The MBA would have the benefit of running largely familiar software, though it could force me into Adobe's subscription model, which I hate, unless I'm really willing to pull together a new workflow from the other applications that have become available in recent years.

The iPad would certainly force me to get used to some new applications, and I have some concern about how it deals with file hierarchies. I need to be able to import, create and store/backup image libraries, and I don't know how far iOS has come or not for this type of use.

.........................................
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chucker
 
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2020-03-19, 13:57

Quote:
Originally Posted by Matsu View Post
The iPad would certainly force me to get used to some new applications, and I have some concern about how it deals with file hierarchies. I need to be able to import, create and store/backup image libraries, and I don't know how far iOS has come or not for this type of use.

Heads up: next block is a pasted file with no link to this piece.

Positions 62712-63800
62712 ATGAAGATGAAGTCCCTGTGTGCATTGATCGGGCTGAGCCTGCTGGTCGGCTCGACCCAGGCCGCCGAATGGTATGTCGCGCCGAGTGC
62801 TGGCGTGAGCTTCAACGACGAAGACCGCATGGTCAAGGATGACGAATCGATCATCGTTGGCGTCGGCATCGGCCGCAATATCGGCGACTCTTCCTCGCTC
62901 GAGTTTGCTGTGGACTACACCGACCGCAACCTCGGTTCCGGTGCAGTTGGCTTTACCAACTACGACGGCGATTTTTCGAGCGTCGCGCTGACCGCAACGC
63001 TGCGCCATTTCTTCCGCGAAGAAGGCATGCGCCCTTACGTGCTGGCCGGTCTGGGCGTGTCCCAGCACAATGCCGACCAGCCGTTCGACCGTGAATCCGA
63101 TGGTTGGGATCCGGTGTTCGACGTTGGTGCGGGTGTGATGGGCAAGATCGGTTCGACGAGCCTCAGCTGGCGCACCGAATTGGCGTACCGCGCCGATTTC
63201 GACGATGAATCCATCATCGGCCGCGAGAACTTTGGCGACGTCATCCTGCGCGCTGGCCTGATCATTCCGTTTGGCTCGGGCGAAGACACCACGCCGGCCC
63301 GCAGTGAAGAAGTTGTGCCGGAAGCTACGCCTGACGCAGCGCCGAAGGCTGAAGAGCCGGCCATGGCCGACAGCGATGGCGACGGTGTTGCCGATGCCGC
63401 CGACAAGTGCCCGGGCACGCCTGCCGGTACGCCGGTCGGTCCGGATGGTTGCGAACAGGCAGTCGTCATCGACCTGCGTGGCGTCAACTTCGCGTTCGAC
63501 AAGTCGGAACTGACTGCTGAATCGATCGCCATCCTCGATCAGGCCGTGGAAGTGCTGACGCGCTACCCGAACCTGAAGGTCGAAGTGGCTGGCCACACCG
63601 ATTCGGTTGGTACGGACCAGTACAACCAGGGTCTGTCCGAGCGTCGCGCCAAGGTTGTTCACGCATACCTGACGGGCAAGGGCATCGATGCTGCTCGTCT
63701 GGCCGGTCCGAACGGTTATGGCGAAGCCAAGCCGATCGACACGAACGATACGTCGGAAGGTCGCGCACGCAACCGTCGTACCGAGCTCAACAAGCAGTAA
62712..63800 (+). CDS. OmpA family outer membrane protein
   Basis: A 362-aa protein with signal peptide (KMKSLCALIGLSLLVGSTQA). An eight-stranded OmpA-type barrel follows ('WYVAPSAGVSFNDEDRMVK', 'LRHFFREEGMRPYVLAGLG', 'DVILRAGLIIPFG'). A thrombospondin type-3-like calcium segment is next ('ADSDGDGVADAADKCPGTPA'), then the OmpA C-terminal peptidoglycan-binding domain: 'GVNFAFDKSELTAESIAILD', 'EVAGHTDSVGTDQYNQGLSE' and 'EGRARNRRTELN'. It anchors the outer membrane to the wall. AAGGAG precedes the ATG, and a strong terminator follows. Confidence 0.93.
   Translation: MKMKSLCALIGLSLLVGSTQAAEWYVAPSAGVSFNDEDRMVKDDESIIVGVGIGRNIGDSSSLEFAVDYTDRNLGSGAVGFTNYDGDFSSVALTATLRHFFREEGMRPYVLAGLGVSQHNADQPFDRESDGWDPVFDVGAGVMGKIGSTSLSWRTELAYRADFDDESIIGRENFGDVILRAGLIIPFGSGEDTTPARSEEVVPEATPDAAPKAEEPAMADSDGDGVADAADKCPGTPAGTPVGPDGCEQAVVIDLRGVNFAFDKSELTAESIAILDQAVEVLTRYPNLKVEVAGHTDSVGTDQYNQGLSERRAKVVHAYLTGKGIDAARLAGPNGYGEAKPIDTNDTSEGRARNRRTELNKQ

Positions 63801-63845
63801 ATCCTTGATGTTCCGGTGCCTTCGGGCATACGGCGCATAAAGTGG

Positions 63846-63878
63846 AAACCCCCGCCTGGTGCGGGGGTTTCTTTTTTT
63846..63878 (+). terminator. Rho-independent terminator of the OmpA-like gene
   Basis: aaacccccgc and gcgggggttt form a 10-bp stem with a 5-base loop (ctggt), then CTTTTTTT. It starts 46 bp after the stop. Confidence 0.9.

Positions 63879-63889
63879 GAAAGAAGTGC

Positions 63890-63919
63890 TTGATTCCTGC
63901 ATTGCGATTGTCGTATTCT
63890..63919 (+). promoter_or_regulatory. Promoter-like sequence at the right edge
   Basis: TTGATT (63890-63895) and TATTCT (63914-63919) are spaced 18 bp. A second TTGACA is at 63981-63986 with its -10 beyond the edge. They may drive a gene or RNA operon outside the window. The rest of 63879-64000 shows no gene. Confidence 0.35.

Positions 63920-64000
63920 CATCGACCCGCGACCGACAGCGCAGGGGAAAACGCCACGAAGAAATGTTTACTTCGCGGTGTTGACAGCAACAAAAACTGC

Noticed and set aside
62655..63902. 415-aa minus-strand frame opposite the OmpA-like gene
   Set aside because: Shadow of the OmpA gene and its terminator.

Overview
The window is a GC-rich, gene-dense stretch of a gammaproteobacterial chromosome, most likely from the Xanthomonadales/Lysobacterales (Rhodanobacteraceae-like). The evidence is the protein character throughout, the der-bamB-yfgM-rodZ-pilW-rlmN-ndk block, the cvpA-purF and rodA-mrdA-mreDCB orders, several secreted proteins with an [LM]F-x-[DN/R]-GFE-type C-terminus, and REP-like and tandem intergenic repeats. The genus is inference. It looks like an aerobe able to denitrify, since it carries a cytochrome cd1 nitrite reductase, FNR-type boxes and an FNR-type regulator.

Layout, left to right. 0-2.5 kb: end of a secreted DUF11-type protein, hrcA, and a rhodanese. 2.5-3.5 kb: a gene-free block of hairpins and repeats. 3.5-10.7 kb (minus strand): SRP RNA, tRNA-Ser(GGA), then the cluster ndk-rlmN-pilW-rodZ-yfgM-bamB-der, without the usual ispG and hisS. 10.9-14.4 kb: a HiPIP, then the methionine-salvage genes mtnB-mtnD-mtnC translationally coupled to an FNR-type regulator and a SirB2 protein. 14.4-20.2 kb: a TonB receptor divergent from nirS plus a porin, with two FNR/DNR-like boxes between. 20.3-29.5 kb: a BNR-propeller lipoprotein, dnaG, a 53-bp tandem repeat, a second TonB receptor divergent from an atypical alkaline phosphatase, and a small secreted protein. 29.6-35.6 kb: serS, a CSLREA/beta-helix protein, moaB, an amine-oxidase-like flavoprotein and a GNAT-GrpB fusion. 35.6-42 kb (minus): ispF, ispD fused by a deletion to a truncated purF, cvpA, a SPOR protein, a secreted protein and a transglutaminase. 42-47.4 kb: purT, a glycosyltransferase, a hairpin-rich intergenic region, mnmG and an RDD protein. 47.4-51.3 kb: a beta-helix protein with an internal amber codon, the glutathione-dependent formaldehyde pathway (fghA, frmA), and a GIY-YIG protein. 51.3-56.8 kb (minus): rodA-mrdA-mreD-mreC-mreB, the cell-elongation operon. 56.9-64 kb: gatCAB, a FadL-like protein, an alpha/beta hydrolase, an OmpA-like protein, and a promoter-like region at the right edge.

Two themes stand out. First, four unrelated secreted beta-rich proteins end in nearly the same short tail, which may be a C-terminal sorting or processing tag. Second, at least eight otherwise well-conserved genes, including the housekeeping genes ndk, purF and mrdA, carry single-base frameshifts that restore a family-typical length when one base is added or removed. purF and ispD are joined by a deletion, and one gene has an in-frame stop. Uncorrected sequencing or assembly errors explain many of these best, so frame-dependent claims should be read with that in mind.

The Files app has gotten a lot better.

There's also FileBrowser if you want something more advanced.
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kscherer
The Ban Hammer
 
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2020-03-19, 13:58

Quote:
Originally Posted by pscates2.0 View Post
???

He’s current using 127GB TOTAL (apps, files, OS, music, photos). He’d be going to a MacBook with 256GB. He shouldn’t have to pare down anything.
Sorry. You mentioned he liked that $999 price tag. My bad.

Quote:
Originally Posted by Matsu View Post
Is it totally weird for me to consider cross shopping a tricked out MBA vs an iPad Pro 12.9" ?
Do you already own an iPad?

If so, then you already have the answer. While it is possible that the new keyboard/trackpad thingy may solve some editing issues with apps like Pages and Numbers, these new Pro's don't really do anything any other iPad can't already do.

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Matsu
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2020-03-19, 15:10

Current iPad isn't used for anything other than surfing, youtube, netflix, amazon, facetime/messages etc... I don't take or edit photos on it, but it is at least a few generations old now. I was thinking more abuot functionality with with Adobe-like photo editing software - if it exists, I'm not sure since I've paid almost no attention to this space once I locked down my current set-up.

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kscherer